Founded in 1986, the Fridolin company was just a small toy shop located in Herrenberg Germany, a quaint city nestled snugly at the edge of the Black Forest. In 1991, they expanded their design and production capabilities to supply retailers throughout Germany with a broader range of products, one of them being music boxes. Today, Fridolin reaches all age groups with their extensive product portfolio that incorporates themes such as art, games, presents and modern design.
Fridolin is marketing their ornate hand-cranked music boxes in select gift shops and book stores with an interactive floor display……we found the one shown above in a book store. Besides all of the visually attractive music boxes on display, the next thing that caught our eye was the method in which the unit was designed and constructed.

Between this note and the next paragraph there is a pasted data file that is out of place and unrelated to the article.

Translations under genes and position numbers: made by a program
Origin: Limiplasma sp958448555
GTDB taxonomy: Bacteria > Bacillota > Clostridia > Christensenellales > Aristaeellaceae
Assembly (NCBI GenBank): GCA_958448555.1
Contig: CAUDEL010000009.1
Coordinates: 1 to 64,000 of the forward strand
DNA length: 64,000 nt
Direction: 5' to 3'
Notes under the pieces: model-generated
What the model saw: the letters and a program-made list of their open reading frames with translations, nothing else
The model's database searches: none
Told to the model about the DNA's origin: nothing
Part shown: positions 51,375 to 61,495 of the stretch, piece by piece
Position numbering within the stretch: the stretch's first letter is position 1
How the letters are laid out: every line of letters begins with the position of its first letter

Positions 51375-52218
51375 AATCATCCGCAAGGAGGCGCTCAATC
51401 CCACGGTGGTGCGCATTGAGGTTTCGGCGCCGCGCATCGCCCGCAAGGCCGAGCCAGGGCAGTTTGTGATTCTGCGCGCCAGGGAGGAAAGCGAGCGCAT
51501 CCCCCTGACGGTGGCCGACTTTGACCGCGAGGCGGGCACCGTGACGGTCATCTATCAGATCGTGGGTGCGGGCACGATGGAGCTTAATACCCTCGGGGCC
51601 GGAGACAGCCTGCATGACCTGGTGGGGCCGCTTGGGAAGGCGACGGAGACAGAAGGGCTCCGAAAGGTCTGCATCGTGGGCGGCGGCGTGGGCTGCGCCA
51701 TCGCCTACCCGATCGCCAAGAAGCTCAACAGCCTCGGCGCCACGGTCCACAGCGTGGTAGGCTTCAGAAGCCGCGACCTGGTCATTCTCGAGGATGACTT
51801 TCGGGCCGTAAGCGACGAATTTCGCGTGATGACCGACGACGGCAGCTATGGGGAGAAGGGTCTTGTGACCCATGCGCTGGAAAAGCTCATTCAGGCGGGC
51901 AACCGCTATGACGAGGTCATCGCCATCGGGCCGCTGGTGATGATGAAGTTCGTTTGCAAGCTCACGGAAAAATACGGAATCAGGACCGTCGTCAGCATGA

The various red panels that comprise the display appeared to be some sort of laminated press board that was manufactured like puzzle pieces. The slotted components fit together with a series of strategically placed, open-ended mortise and tenon style joints. (Mortise and tenon joints have been used by woodworkers for thousands of years due to their simplicity and strength). Oval-shaped rubber gaskets were fitted onto the exposed ends of the ‘tenons’ to create a non-slip friction fit.
Besides the cool engineering, the display was designed to hold a lot of product. Three separate areas enable several of the music boxes to be stacked in any of the 30 product compartments. The center section showcased 12 of the music boxes – minus their decorative covers – which exposed their inner workings and most importantly……enabled shoppers to give the handles a crank to hear the melodies that Fridolin music boxes are so famous for. The bottom portion of the display was designed to hold additional products which are accessible via the two hinged doors.
The images below are a few more examples of music box POP displays, some of them employing similar production methods as the floor display.